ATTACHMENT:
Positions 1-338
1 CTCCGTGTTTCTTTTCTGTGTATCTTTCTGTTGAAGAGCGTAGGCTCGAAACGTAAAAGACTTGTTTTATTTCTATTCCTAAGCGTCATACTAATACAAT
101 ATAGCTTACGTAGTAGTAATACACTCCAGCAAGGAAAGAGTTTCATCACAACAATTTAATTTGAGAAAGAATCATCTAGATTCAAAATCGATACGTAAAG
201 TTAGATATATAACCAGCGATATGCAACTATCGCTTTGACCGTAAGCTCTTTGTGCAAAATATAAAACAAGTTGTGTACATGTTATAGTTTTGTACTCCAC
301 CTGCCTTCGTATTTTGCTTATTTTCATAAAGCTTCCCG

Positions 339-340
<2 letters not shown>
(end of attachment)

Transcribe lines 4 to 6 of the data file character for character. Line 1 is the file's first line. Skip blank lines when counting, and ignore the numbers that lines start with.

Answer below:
201 TTAGATATATAACCAGCGATATGCAACTATCGCTTTGACCGTAAGCTCTTTGTGCAAAATATAAAACAAGTTGTGTACATGTTATAGTTTTGTACTCCAC
301 CTGCCTTCGTATTTTGCTTATTTTCATAAAGCTTCCCG

Positions 339-340